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Below are links to portions of this week's news articles. For the full story, pick up a  paper at your local newsstand or send $1 with your name/address to P.O. Box 70, Woodsfield, OH  43793.

 

 

Oct. 1, 2008 Edition

<Home Tour Features Unique Stops
Monroe Bank Fifth Floor Featured on Oct. 5 Tour


        The fifth floor octagon room of the Monroe Bank building and the Chamber office, located on the first floor, are stops on the 2008 Monroe Central Football Moms Tour of Homes set for Oct. 5, 1 to 5 p.m. The oak ledge over the eight large windows features a lighted train running around the perimeter of the room. The view of Woodsfield and the surrounding area is magnificent! Refreshments will be served at this stop on the tour which also includes five area homes.

        Cox Log Homes’ model home, located on Stonehouse Road, is on the 2008 Tour of Homes. The large kitchen of this 3,000 square foot home features cherry cabinets and an eat-in bar. The two story home has tinted windows, a cathedral ceiling, triangular whirlpool bath and walk-in closet in the master bedroom, a full basement and so many of the features available in homes built by Cox Log Homes.                       

Photos Courtesy of Times Leader


by Martha Ackerman
Staff Writer
        The Monroe Central Football Moms have an interesting homes tour set for Sunday, Oct. 5, from 1 to 5 p.m. There are five homes, the Monroe County Chamber of Commerce office, located in the Monroe Bank building and refreshments will be served in the fifth floor octagon room of the old Monroe Bank building, located on North Main Street.
        On the tour this year are the homes of Cathy and Ron Markey, Sharon and Clem Kress, Joan and Mark Swallow, Christy and Bob Burrow and the Cox Log Homes model home, owned by Jeff and Heather Cox.
        The Monroe Bank building, currently owned by Gary A. Rubel, was Monroe County’s first financial institution. The bank, built in 1874, was incorporated by Jere Williams, S.L. Mooney, Allen C. Miller, James O. Amos, William F. Hunter Jr., Nathan Hollister, Hugh B. Hill and Frederick Koehler. Col. S.L. Mooney, president of the Ohio River & Western Railroad, was The Monroe Bank’s first president.
        Rubel has contracted Swiss Valley Associates, Inc. to provide design and construction management services to renovate the entire building. Work to date has included a new elevator, new  1,200 square feet fifth floor octagon, six new handicapped accessible restrooms and new fire rated rear stair wells.
        According to Dana Indermuhle of SVA, ongoing work includes installing sprinkler and fire alarm systems throughout the facility.
        The eight windows of the fifth floor octagon room are framed in oak and an oak ledge serves as tracks for the lighted train which runs around the perimeter of the room. This winter, famed barn painter Scott Hagan will paint scenery on the wall behind the train.
        According to SVA foreman Garth Maibach, Rubel is looking for a replica of the OR&W train which will run on the second track.
        Chandeliers  are hung throughout the room. Tour participants will enjoy the architecture and the magnificent view of the courthouse dome, Woodsfield and surrounding areas.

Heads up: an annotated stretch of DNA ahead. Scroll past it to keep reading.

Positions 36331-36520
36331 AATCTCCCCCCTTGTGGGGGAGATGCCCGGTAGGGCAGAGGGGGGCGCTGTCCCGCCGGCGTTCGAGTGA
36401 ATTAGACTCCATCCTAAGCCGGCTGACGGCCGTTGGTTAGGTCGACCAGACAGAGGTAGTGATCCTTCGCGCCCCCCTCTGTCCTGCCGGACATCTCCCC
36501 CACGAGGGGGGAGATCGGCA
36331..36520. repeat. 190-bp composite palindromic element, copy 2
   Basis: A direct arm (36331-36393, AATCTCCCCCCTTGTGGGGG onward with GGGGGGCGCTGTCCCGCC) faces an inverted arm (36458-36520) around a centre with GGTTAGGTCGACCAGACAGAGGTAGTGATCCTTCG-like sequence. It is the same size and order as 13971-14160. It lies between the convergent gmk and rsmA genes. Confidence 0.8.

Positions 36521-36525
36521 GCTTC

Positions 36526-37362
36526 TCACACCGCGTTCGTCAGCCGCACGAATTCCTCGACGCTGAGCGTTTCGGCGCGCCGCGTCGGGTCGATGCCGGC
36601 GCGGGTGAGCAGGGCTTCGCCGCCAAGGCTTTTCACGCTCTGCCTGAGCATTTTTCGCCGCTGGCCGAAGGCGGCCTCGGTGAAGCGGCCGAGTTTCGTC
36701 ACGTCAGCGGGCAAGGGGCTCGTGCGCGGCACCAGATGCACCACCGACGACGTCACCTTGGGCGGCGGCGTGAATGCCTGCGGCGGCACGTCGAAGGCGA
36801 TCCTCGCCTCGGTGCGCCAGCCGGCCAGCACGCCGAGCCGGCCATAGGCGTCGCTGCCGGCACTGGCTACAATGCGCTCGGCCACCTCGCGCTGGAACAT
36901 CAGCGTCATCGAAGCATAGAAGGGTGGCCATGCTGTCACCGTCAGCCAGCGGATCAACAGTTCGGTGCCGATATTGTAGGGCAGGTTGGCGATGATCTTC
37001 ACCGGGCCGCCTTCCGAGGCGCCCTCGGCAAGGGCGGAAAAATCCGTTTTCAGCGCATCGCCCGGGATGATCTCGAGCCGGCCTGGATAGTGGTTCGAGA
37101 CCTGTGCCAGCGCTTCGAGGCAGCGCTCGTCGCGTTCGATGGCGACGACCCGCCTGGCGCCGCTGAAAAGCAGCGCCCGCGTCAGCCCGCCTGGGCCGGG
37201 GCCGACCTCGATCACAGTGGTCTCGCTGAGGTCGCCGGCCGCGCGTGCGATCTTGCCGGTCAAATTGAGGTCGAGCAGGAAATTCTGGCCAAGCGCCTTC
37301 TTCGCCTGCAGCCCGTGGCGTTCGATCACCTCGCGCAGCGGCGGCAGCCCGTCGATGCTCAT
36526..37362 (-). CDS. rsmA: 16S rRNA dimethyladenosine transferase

The entry of the building from North Main Street has a marble staircase, railed in wrought iron.        Those attending the tour will take the elevator to the top. The rest of the floors, some still under construction, will not be available to view.
        Offices now located in the Monroe Bank are Monroe County Chamber of Commerce, Cancer Resource Center, Monroe Soil and Water, the American Legion Post 87, Tri-County Help Center, Attorney Mark Morrison, and Woodsfield Coin and Collectibles.
        The Monroe Chamber of Commerce office will be open to the public. With the original oak mantle and trim, it is thought to have been the bank president’s office.
        Each home on the tour reflects the creativity and ingenuity of the owners.
        Cathy and Ron Markey recently moved into their home, located on Township Road 615.  Two antique iron wagon wheels grace the entrance to this home. The shed is decorated with antique tools. The house has a wrap-around deck that features antiques and flowers. It leads to the back hide-away sitting area where the Markeys can enjoy the wonders of nature.
        The walls of the home are exposed cherry with pine ceilings, which take on a pioneer look.
        The Markeys have incorporated many family antiques into their country decor. Antiques include a pot belly stove at the stairway landing, Cathy’s granddad’s violin has a special place on an antique stand and her grandmother’s ironing board is used as a sofa table. There are many more throughout the home.
        The open stairway leads to the balcony which overlooks the living room. The upstairs bedrooms continue in the country motif. Their son Mikey, a Seminole senior starter, has a room decorated with Monroe Central memorabilia and lots of pictures of his friends. The upstairs bathroom  is decorated with paper bag wallpaper and a decorative border.
        Daughter Catlin’s room is done in turquoise and an old decorative medicine cabinet door serves as a mirror.
        The master bedroom is done in greens and burgundies.
        If antiques are your thing, you’ll love this home.
        Cox Log Homes model home, located on Stonehouse Road, is like discovering a diamond amidst rocks. It is beautifully situated on a large lot with a small pond in the front yard.
        The home, owned by Jeff and Heather Cox, was planned as a retirement home. It has 3,000 square feet of living space and a wrap-around porch. It has so many features you just have to see for yourself. Lots of planning went into this model home with all the inside doors 36 inch, making them handicap accessible. The doors throughout the home are decorative solid wood and all the windows are tinted. The bedroom walls are finished in “knock down” drywall.